PONTIAC, Mich. (WXYZ) - Six years ago, Oakland County Judge Rae Lee Chabot’s attendance was under scrutiny. Today, all four of Chabot’s staff members—a judicial secretary, staff attorney and two court clerks—are being investigated for collecting their full-time pay, but not working full-time hours.
According to Court Administrator Kevin Oeffner, the county’s human resources investigation was initiated after a complaint was lodged and “determined that all four employees were taking some liberties” when it came to filling out their timecards. Sometimes, staff would take full-days off without using any leave-time.
In other cases, employees were working only partial-day and and not making that time up, as county policy requires.
Two of Chabot’s staff members were already hit with a one-week unpaid suspension. Whether the two others will face discipline is still being determined.
The amount of unearned salary at issue is estimated to be at least $10,000, but the county's internal probe looked at only three months worth of timecards. If abuses were going on long before the probe began, the total is likely much higher.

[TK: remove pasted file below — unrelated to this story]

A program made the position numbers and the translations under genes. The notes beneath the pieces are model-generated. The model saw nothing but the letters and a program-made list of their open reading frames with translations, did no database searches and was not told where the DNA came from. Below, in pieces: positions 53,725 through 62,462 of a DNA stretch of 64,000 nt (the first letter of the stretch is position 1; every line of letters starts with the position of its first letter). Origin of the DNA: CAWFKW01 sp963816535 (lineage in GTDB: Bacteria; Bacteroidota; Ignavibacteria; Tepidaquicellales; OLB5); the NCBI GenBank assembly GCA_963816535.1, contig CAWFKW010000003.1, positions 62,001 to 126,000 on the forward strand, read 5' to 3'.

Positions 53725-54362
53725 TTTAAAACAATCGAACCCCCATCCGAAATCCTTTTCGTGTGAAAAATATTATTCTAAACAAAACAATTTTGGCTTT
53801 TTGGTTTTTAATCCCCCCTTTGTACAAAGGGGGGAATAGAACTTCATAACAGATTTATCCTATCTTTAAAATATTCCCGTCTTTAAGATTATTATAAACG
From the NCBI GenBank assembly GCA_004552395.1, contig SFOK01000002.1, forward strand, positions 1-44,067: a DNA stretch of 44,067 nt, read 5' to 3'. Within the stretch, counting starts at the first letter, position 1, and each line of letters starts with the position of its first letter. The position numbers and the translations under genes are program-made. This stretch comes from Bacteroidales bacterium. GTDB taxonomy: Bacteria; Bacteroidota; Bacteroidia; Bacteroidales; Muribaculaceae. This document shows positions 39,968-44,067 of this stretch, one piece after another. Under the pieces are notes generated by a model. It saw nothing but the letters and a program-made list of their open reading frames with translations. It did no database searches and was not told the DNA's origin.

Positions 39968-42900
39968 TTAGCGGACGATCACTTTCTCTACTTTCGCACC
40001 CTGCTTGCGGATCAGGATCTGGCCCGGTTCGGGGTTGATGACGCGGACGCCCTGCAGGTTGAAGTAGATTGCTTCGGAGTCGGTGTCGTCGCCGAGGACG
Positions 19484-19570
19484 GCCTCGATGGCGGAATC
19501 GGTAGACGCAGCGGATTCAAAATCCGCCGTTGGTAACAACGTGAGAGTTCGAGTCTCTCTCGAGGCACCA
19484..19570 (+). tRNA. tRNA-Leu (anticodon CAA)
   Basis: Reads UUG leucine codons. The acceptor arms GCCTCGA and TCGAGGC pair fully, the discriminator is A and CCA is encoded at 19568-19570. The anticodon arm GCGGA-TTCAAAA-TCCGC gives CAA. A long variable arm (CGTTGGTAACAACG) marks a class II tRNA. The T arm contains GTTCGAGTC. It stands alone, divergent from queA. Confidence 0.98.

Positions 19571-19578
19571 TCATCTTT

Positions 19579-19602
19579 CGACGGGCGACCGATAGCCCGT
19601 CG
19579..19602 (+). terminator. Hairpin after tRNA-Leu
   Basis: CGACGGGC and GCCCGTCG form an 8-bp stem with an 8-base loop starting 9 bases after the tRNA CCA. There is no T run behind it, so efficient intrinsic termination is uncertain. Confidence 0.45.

"I think the public should be concerned, " said Larry Dubin, a law professor at U of D Mercy.
"The whole wheels of justice that takes place in courtrooms through trials and courtrooms, that’s a very arduous, slow moving process. It requires great work intensity and involves the judge and all the people that work in support of that judge," Dubin said.
Questions about attendance aren’t new in Judge Chabot’s chambers. In 2011, 7 Action News documented how the judge herself spent much of her work day outside of the courtroom, running errands, enjoying long lunches and sometimes not going into work at all while cases in her courtroom stacked up well beyond state guidelines.
At the time, her boss Chief Judge Nanci Grant said she would talk with Chabot about her schedule. She never received any public discipline.
Below, read the county's internal investigation into alleged timecard abuses. EDITOR'S NOTE: the March 15, 2017 memo from Human Resource Director Jordie Kramer outlining the amount of unearned salary was later deemed too high. However, the county has not calculated a more accurate figure but estimates it is at least $10,000.